• For example, the Estate is divided into equal shares at the generation closest to the deceased child (like in Per Stirpes) with surviving Heirs - If there are two or more primary Beneficiaries and each has children, it is important to specify in the Will that all of the children of all of the deceased first generation’s children are to share equally in the combined shares of their parents (deceased first generation) rather than only sharing equally in their respective parent’s portion.  The ultimate words are “combined shares”. Combine all of the interest and divide it equally between all of the grandchildren and D’s mother (B1, B2, C1 and D’s mother) = 1/4th of the total Estate.

The Per Capita scheme

  • This would differ if C pre-deceased with one child, C1. Under Per Stirpes, C1 would receive all of C’s 1/3 while B1 and B2 each received 1/6 (half each of B’s 1/3 share).
  • Under per capita, C1’s share is combined with B1 and B2’s share (2/3’s total) and divided equally among the three.
  • This Per Capita sharing is very similar to the Modern Per Stirpes.
  • The difference between the two is the introduction of others rather than children (D’s Mother, for example).

Under New York law, the number of branches is determined by reference to the generation nearest the Testator which has surviving lineal descendants (first parents, then siblings).

This method is actually applied by the states of Alaska, Arizona, Colorado, Hawaii, Maine, Michigan, New Jersey, New Mexico, New York, North Carolina, Oklahoma, Utah, and West Virginia.

Another example of Per Capita distribution

  • This would be if all three children (B, C, and D) have passed away prior to the death of Testator A.  B and C have children (all living at that time) but D has no Will and no living relatives except the children of B and C.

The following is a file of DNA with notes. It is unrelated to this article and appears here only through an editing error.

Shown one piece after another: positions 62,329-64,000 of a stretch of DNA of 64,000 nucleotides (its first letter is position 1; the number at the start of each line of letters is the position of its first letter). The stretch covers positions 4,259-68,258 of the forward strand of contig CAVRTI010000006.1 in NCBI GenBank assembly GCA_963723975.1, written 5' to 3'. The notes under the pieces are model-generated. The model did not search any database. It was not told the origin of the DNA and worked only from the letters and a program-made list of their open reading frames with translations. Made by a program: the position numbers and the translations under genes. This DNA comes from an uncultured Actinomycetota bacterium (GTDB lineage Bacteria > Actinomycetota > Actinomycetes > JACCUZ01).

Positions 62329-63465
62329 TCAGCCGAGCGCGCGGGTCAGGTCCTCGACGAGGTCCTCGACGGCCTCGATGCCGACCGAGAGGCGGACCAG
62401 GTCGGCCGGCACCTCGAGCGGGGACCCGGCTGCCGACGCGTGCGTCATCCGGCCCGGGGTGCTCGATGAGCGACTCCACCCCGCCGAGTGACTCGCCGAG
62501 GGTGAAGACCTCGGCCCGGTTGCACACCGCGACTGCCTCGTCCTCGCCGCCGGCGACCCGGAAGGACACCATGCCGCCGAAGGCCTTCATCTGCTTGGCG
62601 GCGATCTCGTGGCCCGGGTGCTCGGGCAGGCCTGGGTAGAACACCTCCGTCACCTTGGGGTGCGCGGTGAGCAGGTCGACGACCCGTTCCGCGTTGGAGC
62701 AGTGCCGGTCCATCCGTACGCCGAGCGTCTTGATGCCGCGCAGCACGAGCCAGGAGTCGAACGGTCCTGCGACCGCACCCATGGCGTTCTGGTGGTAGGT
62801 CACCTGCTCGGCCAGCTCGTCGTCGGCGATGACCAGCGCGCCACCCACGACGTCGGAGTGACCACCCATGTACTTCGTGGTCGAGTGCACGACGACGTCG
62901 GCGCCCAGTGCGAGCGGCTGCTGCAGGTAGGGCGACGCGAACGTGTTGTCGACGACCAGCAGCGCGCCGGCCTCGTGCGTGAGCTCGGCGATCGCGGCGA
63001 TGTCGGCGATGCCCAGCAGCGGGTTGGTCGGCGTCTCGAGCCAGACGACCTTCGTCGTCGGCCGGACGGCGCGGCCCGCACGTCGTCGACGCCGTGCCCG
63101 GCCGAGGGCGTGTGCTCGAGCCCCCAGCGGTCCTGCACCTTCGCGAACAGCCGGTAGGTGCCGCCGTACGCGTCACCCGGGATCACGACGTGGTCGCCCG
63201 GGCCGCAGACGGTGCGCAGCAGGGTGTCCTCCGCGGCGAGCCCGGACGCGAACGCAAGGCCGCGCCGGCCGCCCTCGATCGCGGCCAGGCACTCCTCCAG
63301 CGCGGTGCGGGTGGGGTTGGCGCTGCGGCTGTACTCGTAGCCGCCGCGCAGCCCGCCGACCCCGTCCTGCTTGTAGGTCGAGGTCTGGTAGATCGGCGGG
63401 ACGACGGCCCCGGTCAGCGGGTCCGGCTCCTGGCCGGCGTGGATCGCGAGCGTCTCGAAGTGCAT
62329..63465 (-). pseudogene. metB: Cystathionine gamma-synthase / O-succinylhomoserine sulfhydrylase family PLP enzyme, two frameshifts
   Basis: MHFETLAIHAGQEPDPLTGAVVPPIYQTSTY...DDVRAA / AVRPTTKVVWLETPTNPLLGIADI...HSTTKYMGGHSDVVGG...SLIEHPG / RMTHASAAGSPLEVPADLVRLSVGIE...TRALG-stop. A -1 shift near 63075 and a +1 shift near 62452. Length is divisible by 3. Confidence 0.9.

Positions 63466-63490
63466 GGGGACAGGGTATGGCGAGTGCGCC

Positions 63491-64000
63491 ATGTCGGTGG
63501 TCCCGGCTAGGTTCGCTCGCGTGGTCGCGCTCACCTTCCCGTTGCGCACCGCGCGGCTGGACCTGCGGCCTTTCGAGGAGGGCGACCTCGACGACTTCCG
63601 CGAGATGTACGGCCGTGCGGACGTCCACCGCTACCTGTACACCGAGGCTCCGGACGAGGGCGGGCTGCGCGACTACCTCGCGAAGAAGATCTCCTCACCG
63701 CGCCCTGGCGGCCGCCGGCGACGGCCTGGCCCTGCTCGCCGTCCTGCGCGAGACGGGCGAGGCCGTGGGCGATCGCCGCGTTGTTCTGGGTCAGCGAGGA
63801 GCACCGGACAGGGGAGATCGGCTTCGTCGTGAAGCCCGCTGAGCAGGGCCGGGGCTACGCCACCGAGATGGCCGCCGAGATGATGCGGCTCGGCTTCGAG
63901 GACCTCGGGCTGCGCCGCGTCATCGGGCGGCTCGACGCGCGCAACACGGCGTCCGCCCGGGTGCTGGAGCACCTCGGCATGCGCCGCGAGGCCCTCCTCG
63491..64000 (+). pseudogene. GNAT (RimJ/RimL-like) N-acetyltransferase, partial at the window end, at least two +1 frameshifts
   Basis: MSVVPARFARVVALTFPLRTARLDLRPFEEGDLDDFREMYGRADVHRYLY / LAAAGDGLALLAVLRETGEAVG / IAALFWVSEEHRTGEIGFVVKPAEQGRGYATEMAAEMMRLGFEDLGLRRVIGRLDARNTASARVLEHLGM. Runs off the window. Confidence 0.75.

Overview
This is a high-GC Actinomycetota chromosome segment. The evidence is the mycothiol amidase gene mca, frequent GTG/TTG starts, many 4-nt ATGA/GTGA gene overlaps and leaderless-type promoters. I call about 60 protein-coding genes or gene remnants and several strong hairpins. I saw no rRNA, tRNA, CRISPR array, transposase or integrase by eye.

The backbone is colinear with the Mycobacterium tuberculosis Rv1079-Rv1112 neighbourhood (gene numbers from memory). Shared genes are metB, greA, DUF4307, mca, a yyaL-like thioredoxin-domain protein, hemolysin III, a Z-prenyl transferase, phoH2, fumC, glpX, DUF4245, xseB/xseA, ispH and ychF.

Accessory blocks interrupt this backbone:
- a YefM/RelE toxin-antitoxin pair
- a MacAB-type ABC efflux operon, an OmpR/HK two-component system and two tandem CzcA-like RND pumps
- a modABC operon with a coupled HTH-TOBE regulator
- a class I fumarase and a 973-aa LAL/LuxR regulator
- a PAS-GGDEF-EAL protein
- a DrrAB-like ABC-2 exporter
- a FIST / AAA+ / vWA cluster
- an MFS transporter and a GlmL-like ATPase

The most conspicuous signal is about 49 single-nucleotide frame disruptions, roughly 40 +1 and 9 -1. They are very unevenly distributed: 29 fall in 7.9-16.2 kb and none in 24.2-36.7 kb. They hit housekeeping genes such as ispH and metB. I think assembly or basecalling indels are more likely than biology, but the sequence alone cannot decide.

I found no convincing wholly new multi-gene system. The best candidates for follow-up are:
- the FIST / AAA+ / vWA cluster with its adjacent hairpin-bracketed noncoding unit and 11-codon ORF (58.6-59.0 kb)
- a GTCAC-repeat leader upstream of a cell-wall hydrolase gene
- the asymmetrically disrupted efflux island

• D’s interest would be dropped into the pool of interest belonging to B and C then equally divided among the living grandchildren. 
  • Share Equally: Grandchildren B1, B2 and C1 share equally in the Estate of CHILD B, C and D since D has no children, parents or siblings living at the time of the death of Testator A.
  • Note that the spouses of the children (B, C, and D) are not considered.  Spouses are not a part of the branch.
  • Therefore, even if B, C or D died leaving a spouse as well as children, all (100%) of the assets of the Testator A pass to the children and nothing passes to the spouses of A’s children B, C and D.
  • From the example above, if A’s child B died before A’s death, A’s grandchildren B1 and B2 would each receive half of B’s share.  Even if B had a living spouse at the time of A’s death, he/she would receive nothing from A’s Estate.

The Petroleum Landman School, Professional Landman Schools, and the Institute of Energy Management’s courses deal with many other critical issues to help a Petroleum Landman become more aware of things which could become critical issues. 

Please visit www.instituteofenergymanagement.com for a complete list of the most comprehensive and applicable Petroleum Landman training courses available.